RESEARCH SUPPORT, NON-U.S. GOV'T
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Athletes with unilateral spondylolysis are at risk of stress fracture at the contralateral pedicle and pars interarticularis: a clinical and biomechanical study.

BACKGROUND: Unilateral spondylolysis is common in youths; its clinical and biomechanical features, especially effects on the contralateral side, are not fully understood.

HYPOTHESIS: Unilateral spondylolysis predisposes the contralateral side to stress fracture, especially in athletes actively engaged in sporting activities involving torsion of the trunk.

STUDY DESIGN: Case series and descriptive laboratory study.

METHODS: Thirteen athletes younger than age 20 with unilateral spondylolysis were included. The contralateral pedicle and pars of spondylolytic vertebrae were examined using computed tomography and magnetic resonance imaging. Using a finite element model of the intact ligamentous L3-S1 segment, stress distributions were analyzed in response to 400-N axial compression and 10.6-N.m moment in flexion, extension, lateral bending, and axial rotation. Unilateral spondylolysis was created in the model at L5. The stress results from the unilateral defect model were compared to the intact model predictions and correlated to the contralateral defects seen in patients.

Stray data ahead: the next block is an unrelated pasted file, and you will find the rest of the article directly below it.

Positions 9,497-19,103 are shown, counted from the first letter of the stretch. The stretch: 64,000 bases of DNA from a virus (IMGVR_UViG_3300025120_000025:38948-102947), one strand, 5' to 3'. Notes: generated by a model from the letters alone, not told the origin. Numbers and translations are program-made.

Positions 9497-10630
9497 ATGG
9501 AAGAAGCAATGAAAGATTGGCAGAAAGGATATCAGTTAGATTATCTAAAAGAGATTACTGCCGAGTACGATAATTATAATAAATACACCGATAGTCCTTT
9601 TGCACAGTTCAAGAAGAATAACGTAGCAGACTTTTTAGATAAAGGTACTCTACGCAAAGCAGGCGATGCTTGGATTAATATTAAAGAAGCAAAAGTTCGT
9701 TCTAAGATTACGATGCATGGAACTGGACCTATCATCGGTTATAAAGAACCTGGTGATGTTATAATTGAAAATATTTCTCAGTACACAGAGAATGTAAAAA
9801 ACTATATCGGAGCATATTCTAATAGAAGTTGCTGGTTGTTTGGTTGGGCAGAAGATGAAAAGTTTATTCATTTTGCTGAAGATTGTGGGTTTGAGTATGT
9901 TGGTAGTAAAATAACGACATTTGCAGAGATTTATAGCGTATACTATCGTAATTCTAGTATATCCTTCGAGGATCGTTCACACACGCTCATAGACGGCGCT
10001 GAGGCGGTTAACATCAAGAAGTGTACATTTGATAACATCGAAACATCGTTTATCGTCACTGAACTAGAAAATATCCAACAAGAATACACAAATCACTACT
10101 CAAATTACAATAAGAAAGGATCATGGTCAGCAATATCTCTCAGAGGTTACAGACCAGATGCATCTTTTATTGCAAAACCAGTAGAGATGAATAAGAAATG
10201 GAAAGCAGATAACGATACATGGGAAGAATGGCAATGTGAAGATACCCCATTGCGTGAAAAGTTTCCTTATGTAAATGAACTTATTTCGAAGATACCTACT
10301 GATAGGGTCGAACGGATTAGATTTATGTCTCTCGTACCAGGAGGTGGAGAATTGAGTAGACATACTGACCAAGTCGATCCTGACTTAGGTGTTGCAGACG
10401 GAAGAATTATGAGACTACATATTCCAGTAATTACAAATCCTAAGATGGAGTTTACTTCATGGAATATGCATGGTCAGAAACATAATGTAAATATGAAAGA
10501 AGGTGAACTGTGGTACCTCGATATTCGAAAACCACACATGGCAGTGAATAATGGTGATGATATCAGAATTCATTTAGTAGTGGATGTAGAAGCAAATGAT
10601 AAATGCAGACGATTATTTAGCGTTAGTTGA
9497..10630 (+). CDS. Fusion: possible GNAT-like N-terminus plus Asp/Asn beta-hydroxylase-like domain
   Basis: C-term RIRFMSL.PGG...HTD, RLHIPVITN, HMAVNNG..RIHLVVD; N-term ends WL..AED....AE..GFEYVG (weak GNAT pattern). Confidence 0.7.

RESULTS: Among 13 patients, there were 6 early-, 2 progressive-, and 5 terminal-stage defects. Three (23.1%) showed contralateral stress fracture. Among them, 2 belonged to the progressive-stage and 1 to the terminal-stage spondylolysis group. The remaining 4 patients in the terminal defect group showed stress reactions, such as sclerosis at the contralateral pedicle. In the finite element analysis model with an L5 left spondylolysis, the stresses at the contralateral and pars interarticularis were found to increase in all loading modes, with increases as high as 12.6-fold compared to the intact spine.

CONCLUSIONS: Unilateral spondylolysis could lead to stress fracture or sclerosis at the contralateral side due to an increase in stresses in the region.

CLINICAL RELEVANCE: Surgeons should be aware of possibility of contralateral stress fractures in cases in which patients, especially athletes engaged in active sports, show unilateral spondylolysis and persistent low back pain complaints.

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